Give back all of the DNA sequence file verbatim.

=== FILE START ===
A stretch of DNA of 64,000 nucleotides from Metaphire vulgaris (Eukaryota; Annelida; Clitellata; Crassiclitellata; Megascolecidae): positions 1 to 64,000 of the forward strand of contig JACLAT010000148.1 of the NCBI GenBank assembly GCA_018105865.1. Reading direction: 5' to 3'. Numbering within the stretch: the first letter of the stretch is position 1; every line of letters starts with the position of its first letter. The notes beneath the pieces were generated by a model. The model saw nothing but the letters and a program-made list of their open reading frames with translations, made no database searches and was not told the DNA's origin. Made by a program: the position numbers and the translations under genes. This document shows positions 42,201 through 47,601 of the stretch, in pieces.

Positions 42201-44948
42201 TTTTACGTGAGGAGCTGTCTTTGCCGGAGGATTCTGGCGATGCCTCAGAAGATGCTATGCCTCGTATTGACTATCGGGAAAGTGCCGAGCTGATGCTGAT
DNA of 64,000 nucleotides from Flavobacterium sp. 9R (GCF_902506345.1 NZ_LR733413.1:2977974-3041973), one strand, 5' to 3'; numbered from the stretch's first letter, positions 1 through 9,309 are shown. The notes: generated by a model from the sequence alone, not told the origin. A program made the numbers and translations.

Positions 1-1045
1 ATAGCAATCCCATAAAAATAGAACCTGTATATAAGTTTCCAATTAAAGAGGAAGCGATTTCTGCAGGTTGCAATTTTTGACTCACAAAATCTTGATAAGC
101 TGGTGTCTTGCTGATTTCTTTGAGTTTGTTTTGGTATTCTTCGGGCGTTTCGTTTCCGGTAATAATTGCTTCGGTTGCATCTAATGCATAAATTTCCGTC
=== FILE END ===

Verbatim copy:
A stretch of DNA of 64,000 nucleotides from Metaphire vulgaris (Eukaryota; Annelida; Clitellata; Crassiclitellata; Megascolecidae): positions 1 to 64,000 of the forward strand of contig JACLAT010000148.1 of the NCBI GenBank assembly GCA_018105865.1. Reading direction: 5' to 3'. Numbering within the stretch: the first letter of the stretch is position 1; every line of letters starts with the position of its first letter. The notes beneath the pieces were generated by a model. The model saw nothing but the letters and a program-made list of their open reading frames with translations, made no database searches and was not told the DNA's origin. Made by a program: the position numbers and the translations under genes. This document shows positions 42,201 through 47,601 of the stretch, in pieces.

Positions 42201-44948
42201 TTTTACGTGAGGAGCTGTCTTTGCCGGAGGATTCTGGCGATGCCTCAGAAGATGCTATGCCTCGTATTGACTATCGGGAAAGTGCCGAGCTGATGCTGAT
DNA of 64,000 nucleotides from Flavobacterium sp. 9R (GCF_902506345.1 NZ_LR733413.1:2977974-3041973), one strand, 5' to 3'; numbered from the stretch's first letter, positions 1 through 9,309 are shown. The notes: generated by a model from the sequence alone, not told the origin. A program made the numbers and translations.

Positions 1-1045
1 ATAGCAATCCCATAAAAATAGAACCTGTATATAAGTTTCCAATTAAAGAGGAAGCGATTTCTGCAGGTTGCAATTTTTGACTCACAAAATCTTGATAAGC
101 TGGTGTCTTGCTGATTTCTTTGAGTTTGTTTTGGTATTCTTCGGGCGTTTCGTTTCCGGTAATAATTGCTTCGGTTGCATCTAATGCATAAATTTCCGTC